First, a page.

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Messenger now supports Slack-like commands

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Meta introduces Slack-like commands for Messenger, allowing users to quickly send a silent message or get everyone’s attention in a group chat.

Two shortcuts are already available on the app, starting Tuesday — /silent and @everyone. These commands can send a message without pinging the recipient or notify everyone in a group chat. 

These two commands are available on both the Android and iOS Messenger apps globally. However, that’s not the case for every other command. In the coming weeks, Meta plans to add more commands such as /pay that will allow people using Messenger in the US to send or request money from their contacts.

Three more commands, /gif, /shrug and /tableflip are coming exclusively to the iOS Messenger app. They’ll let you quickly find a GIF or embed the ¯\_(ツ)_/¯ or (╯°□°)╯︵ ┻━┻ emoticons in your chat rather quickly. 

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Reviving Messenger

Facebook has undoubtedly seen more and more competition from rival social media platforms, including its in-house product Instagram, which started as a photo-sharing platform but has transformed into a full-fledged social network. While Meta’s other products, Whatsapp and Instagram, are performing fine, Facebook — and by extension, Messenger — is still bleeding users, especially younger ones.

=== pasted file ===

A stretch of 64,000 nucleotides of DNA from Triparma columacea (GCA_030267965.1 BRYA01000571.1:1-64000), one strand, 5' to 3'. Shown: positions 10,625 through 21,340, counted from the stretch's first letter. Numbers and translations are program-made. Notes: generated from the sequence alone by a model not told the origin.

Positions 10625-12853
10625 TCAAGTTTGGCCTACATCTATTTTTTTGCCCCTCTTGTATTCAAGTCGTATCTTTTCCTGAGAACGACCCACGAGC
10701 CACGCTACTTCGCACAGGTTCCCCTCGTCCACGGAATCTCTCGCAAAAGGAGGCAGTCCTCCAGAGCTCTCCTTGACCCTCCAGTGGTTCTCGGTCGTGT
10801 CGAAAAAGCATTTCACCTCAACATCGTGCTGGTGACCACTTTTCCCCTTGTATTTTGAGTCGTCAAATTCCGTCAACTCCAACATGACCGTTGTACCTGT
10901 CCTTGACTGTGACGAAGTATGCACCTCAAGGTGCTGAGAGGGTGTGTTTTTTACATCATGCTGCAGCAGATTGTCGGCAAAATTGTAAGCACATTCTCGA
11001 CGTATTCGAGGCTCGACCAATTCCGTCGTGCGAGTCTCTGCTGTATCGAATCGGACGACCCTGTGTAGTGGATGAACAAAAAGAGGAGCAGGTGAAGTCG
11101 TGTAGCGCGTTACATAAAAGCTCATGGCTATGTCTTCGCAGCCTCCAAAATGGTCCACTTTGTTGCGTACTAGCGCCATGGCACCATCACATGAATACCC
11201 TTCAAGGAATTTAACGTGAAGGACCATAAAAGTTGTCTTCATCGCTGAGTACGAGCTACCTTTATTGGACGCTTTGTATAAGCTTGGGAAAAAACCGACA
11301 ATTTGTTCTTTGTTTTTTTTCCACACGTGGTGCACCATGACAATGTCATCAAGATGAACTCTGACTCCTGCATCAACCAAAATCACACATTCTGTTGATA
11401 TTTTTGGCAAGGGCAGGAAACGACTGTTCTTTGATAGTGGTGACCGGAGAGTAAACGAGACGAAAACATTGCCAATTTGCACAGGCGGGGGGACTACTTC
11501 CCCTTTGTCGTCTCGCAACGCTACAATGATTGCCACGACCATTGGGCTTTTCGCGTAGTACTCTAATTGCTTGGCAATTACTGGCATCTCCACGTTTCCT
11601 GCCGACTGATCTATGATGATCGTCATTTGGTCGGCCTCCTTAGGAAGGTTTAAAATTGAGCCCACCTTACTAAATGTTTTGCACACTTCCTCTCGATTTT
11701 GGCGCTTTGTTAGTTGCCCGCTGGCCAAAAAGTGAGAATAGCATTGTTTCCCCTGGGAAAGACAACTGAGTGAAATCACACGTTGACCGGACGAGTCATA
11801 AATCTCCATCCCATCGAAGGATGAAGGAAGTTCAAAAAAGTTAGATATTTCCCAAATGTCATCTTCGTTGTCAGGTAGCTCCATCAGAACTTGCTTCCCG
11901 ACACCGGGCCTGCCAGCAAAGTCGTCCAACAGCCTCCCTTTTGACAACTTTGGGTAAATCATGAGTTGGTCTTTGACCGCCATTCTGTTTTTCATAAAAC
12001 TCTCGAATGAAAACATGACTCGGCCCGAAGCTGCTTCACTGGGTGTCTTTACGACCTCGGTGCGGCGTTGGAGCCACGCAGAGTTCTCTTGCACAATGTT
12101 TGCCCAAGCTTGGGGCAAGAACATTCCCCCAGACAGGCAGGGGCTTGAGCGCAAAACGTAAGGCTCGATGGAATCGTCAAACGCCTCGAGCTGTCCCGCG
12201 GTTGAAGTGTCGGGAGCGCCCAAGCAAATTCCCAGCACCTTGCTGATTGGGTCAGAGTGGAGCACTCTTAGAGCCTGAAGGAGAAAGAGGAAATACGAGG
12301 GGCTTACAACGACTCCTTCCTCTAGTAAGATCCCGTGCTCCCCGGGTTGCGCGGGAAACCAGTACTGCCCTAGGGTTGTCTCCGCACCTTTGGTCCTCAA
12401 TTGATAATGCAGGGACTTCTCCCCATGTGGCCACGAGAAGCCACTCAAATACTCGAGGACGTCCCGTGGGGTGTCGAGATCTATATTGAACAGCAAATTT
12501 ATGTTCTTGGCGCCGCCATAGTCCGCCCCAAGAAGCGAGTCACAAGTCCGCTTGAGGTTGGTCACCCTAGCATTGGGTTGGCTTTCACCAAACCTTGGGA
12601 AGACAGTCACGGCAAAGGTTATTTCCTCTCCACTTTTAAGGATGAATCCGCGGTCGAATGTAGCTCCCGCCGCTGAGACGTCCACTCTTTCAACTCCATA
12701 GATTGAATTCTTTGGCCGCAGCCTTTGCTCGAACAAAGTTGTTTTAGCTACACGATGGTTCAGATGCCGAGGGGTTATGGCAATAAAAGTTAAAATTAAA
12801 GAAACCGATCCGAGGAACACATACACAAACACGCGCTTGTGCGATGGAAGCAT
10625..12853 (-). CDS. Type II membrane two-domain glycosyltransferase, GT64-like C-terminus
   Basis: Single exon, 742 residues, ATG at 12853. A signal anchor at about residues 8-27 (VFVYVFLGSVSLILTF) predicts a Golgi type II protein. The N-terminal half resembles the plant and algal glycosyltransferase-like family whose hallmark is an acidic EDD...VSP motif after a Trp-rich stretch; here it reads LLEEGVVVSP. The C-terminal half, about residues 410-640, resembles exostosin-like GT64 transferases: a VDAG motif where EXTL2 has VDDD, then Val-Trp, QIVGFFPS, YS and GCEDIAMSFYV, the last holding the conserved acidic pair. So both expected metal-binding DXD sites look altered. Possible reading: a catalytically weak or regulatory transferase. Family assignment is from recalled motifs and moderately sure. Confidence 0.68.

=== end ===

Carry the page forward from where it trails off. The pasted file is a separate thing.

Meta’s increased interest in reviving Messenger by adding more features and integrating it with Instagram’s Direct Messages is nothing but an attempt to restore Facebook to its former glory when Messenger used to be the go-to chatting app online. 

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However, other problems have plagued the platform and hindered its growth. Facebook is still figuring out how to control hate speech or handle its child abuse situation, rather big issues that keep dragging the platform’s name through the mud every time they’re reported. Its algorithm has also been under fire for bias — political and racial.

For Meta, the buck doesn’t stop here; Instagram is currently testing a feature that helps people find social movements and offer support.

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Yadullah Abidi

Yadullah is a Computer Science graduate who writes/edits/shoots/codes all things cybersecurity, gaming, and tech hardware. When he's not, he streams himself racing virtual cars. He's been writing and reporting on tech and cybersecurity with websites like Candid.Technology and MakeUseOf since 2018. You can contact him here:

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